Believe It or Not: We Bust the Top 5 Beauty Myths
You need to get a fake tan to look good in wedding photos.
There's a popular belief that if you're tan, you'll look better in pictures. "That's not necessarily true," says celebrity makeup artist Elaine Madelon. "Brides get into the tan situation, but what's really important is that your skin is hydrated, looks healthy, and has a little sheen." Sun-kissed skin can easily be achieved with tinted moisturizing products.
You shouldn't wash your hair on the big day.
The idea here is that "dirty" hair is easier to style because it holds products better and lessens your chances of flyaways. "Of course you can wash your hair," says Lisa Bailey, a New York hair guru and celeb stylist. "It's all about the products. If you have the right ones frizz or flyaways won't be an issue."
Cutting your hair will make it grow faster for your wedding.
Many stylist stand by the fact that cutting damaged ends makes for healthier hair. However, there's no scientific correlation between snipping and scalp stimulation. "Cutting your hair has no influence on the rate of regrowth as growth starts in the hair follicle," says Sandra Kopp, M.D., a New York-based dermatologist. "Trimming split ends only makes hair appear more healthy as it gets rid of breakage."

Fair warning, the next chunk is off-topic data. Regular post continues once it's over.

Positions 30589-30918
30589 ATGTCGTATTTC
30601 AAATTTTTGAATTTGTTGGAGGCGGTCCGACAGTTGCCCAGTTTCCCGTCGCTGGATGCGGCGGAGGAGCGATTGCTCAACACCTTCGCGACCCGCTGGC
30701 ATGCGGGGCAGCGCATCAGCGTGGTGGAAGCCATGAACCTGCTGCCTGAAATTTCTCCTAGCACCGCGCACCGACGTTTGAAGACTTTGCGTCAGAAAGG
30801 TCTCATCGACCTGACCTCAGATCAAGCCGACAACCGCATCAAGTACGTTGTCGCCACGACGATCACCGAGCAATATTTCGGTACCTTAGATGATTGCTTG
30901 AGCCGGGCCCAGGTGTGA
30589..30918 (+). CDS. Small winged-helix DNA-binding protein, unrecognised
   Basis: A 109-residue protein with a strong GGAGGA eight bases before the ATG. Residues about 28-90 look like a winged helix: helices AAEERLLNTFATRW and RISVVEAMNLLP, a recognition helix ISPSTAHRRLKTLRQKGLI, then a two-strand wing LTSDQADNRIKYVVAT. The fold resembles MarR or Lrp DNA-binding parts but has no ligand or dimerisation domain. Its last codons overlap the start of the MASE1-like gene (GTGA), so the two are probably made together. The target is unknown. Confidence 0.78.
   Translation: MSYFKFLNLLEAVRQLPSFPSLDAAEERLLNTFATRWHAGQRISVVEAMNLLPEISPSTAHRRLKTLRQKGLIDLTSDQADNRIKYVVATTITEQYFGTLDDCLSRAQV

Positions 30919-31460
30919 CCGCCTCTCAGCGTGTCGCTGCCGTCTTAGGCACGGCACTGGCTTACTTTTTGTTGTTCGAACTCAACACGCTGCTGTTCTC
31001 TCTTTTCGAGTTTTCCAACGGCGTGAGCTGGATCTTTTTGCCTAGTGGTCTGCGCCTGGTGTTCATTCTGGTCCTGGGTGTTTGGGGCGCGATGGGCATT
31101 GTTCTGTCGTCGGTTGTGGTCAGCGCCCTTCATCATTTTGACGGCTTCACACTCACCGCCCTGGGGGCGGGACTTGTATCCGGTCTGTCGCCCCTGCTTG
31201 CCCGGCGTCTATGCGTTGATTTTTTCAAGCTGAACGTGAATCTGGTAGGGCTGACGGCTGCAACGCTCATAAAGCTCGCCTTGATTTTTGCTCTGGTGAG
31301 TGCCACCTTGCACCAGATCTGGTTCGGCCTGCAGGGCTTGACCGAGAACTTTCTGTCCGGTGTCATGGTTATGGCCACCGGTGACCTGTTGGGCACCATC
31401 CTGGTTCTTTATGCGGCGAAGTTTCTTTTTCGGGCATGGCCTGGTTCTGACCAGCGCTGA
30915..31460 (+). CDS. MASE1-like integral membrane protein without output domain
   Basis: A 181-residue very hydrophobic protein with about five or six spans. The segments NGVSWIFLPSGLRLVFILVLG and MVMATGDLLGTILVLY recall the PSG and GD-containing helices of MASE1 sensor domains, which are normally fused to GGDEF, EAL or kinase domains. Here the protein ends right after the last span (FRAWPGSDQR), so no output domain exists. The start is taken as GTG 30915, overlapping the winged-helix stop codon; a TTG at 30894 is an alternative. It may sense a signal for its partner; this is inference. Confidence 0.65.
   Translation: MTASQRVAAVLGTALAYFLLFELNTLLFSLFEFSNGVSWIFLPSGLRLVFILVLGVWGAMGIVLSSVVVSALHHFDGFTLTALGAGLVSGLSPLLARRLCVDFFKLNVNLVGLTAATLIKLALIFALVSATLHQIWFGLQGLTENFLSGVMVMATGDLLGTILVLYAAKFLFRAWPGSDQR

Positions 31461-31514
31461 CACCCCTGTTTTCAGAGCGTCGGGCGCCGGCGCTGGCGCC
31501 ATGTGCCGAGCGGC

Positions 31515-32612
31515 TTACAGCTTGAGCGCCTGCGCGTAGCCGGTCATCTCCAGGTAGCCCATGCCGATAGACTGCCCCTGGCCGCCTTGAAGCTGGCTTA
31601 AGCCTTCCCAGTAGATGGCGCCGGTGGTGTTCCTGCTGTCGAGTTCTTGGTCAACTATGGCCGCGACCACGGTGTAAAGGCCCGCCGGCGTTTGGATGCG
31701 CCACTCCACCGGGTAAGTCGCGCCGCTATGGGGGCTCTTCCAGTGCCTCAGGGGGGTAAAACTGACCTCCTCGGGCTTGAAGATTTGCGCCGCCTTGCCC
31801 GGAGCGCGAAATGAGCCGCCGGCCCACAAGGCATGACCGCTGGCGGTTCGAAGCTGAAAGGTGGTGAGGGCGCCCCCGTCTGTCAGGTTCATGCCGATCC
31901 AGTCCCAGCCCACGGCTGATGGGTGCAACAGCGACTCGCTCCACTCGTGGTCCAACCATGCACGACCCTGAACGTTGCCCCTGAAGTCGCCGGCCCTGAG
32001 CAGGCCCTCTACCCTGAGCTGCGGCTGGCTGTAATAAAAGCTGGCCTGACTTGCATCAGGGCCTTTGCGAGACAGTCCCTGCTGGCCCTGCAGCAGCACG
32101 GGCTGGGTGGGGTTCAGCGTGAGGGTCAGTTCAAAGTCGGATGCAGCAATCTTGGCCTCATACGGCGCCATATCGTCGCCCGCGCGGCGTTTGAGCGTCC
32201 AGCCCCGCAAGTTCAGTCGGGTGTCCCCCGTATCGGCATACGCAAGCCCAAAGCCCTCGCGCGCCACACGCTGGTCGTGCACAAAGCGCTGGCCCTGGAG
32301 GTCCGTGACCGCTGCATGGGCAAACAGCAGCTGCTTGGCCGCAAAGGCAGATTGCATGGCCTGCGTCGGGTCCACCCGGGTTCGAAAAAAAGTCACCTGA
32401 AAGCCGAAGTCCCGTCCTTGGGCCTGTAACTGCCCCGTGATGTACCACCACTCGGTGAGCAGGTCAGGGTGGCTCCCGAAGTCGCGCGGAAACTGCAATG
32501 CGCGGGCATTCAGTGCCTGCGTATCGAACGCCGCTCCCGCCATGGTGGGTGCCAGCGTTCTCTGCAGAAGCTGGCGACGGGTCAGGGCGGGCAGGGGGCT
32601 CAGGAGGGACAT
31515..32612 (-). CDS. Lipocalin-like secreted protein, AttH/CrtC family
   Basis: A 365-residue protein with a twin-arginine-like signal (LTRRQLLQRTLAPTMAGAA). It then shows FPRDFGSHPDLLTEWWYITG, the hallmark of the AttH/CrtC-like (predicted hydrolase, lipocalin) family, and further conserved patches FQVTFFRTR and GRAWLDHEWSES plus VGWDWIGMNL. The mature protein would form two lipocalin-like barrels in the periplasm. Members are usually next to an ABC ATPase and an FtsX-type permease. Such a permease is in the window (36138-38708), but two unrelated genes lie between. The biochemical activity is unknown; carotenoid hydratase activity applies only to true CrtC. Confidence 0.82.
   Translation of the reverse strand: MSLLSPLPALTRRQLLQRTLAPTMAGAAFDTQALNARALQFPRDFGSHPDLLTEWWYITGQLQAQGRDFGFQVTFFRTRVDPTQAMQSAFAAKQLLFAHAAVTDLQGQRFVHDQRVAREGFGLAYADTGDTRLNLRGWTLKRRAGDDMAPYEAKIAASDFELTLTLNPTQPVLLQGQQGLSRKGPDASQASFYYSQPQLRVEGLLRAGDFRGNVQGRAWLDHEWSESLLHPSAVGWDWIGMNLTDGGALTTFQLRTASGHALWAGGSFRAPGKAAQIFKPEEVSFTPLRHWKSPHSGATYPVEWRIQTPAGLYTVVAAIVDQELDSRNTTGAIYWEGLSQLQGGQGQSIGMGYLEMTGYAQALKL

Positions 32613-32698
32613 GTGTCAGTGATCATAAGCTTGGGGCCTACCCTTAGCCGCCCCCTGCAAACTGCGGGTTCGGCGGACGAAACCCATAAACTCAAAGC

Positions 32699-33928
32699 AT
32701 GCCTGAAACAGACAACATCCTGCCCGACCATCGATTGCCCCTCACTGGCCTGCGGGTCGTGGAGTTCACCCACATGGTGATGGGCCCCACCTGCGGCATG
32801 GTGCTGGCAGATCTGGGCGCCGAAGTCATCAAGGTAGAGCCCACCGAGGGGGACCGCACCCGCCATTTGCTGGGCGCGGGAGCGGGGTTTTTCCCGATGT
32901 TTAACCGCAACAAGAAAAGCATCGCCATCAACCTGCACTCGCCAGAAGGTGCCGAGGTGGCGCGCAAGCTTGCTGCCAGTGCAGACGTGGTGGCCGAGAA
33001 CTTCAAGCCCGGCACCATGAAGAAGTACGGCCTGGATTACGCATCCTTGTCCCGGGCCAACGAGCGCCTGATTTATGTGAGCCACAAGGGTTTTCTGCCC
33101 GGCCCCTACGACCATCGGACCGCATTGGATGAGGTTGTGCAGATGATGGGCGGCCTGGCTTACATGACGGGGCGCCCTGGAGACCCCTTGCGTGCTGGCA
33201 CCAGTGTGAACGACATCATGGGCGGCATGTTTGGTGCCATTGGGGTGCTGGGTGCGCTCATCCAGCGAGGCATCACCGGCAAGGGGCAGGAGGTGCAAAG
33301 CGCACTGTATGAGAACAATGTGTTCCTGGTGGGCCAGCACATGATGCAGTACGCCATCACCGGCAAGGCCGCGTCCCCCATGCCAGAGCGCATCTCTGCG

Drinking lots of water will make your skin look amazing on your big day (and beyond).
While H2o is great for overall health, it doesn't correlate with a supple surface. "The hydration level of your skin is mainly regulated by glands that secrete sebum or oils, which maintain a protective coating on your skin,'' explains Dr. Kopp. "Using a good daily moisturizer is what can help lock in moisture and prevent that outer layer of our skin from drying out."
Use toothpaste to get rid of a zit in the days leading up to your I do's.
We're all for making a pimple instantly disappear, but toothpaste isn't going to work that magic. "While it may dry out the area, toothpaste is actually very irritating to the skin and causes more redness," explains Dr. Kopp, who suggests opting for an over-the-counter benzoyl peroxide or salicylic acid spot treatment.